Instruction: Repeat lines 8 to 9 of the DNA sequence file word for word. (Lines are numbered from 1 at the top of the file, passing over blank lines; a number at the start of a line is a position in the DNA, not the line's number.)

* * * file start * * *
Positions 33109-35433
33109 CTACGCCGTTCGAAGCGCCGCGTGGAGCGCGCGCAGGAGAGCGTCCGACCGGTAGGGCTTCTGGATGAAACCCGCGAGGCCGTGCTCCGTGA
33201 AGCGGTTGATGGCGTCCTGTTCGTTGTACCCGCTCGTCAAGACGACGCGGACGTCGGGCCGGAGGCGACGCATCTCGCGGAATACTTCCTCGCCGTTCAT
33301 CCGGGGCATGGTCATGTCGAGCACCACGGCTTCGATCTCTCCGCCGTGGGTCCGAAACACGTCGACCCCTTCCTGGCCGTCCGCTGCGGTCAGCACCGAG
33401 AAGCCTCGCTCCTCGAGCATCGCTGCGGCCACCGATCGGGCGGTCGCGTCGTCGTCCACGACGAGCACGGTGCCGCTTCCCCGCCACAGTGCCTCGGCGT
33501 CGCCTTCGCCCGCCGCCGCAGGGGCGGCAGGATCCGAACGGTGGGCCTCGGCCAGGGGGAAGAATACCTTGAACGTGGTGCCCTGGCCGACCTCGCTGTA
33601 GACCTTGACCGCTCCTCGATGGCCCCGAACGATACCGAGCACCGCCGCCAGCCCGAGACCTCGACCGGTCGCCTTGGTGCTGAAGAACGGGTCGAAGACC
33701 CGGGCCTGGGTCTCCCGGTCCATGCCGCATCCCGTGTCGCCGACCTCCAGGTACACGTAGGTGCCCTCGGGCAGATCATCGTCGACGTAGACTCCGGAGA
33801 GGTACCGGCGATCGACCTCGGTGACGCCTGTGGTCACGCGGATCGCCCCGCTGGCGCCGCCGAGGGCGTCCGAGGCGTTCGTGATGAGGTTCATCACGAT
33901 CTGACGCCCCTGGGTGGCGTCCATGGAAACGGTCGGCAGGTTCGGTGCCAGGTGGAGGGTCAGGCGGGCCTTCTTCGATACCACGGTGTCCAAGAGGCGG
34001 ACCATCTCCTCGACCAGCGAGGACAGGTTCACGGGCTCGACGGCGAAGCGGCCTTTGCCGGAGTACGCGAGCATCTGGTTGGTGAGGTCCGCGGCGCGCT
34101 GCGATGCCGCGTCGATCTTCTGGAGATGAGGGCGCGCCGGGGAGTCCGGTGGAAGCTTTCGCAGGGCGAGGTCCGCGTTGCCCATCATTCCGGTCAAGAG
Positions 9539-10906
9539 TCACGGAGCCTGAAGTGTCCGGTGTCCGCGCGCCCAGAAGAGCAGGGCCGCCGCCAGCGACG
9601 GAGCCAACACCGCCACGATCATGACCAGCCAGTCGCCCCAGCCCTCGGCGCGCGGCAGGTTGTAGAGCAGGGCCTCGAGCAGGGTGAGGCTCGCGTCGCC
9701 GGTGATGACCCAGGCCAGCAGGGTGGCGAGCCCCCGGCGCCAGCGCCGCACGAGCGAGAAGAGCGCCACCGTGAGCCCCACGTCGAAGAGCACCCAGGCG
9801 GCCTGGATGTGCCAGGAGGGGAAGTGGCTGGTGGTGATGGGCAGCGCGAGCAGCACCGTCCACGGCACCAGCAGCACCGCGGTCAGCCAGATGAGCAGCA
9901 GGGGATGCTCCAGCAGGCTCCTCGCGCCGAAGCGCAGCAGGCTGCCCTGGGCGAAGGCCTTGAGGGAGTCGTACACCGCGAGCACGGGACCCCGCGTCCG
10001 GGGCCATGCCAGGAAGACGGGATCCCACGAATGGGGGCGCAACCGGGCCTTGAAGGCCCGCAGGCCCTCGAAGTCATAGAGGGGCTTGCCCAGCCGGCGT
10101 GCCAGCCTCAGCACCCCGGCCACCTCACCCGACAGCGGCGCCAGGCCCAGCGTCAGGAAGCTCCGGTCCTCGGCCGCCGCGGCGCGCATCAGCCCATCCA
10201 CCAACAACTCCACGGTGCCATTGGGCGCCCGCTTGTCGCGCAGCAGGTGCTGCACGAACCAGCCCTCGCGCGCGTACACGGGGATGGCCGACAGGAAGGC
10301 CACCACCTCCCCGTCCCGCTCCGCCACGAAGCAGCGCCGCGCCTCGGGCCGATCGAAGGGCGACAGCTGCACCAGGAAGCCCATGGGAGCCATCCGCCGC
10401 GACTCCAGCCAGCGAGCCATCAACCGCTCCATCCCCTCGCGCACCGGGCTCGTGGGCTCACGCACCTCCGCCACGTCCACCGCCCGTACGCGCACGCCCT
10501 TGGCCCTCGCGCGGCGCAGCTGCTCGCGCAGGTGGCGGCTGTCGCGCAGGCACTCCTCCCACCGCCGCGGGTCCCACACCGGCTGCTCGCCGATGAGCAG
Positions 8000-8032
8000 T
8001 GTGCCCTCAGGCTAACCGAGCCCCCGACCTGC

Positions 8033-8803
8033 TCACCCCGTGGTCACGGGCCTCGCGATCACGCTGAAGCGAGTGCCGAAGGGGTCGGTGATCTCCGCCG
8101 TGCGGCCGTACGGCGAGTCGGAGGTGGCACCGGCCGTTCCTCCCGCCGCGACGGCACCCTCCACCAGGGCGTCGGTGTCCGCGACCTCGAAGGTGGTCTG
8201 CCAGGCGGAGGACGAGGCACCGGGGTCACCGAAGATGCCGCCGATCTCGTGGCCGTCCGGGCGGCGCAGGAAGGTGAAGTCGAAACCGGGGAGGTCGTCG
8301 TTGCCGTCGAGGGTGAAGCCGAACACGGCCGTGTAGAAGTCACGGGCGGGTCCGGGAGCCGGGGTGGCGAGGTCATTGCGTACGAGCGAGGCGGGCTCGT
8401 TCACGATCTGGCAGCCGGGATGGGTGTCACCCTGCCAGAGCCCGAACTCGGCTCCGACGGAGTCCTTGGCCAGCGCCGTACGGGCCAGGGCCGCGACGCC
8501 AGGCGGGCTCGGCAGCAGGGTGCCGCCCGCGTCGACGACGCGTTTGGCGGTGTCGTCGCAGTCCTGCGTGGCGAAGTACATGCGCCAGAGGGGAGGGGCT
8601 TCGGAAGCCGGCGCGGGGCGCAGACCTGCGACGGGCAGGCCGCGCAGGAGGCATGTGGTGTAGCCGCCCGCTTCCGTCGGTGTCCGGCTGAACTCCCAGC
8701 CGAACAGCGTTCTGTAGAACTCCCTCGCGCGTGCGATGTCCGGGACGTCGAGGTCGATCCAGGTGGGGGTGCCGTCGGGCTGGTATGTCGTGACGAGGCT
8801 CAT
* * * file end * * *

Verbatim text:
33701 CGGGCCTGGGTCTCCCGGTCCATGCCGCATCCCGTGTCGCCGACCTCCAGGTACACGTAGGTGCCCTCGGGCAGATCATCGTCGACGTAGACTCCGGAGA
33801 GGTACCGGCGATCGACCTCGGTGACGCCTGTGGTCACGCGGATCGCCCCGCTGGCGCCGCCGAGGGCGTCCGAGGCGTTCGTGATGAGGTTCATCACGAT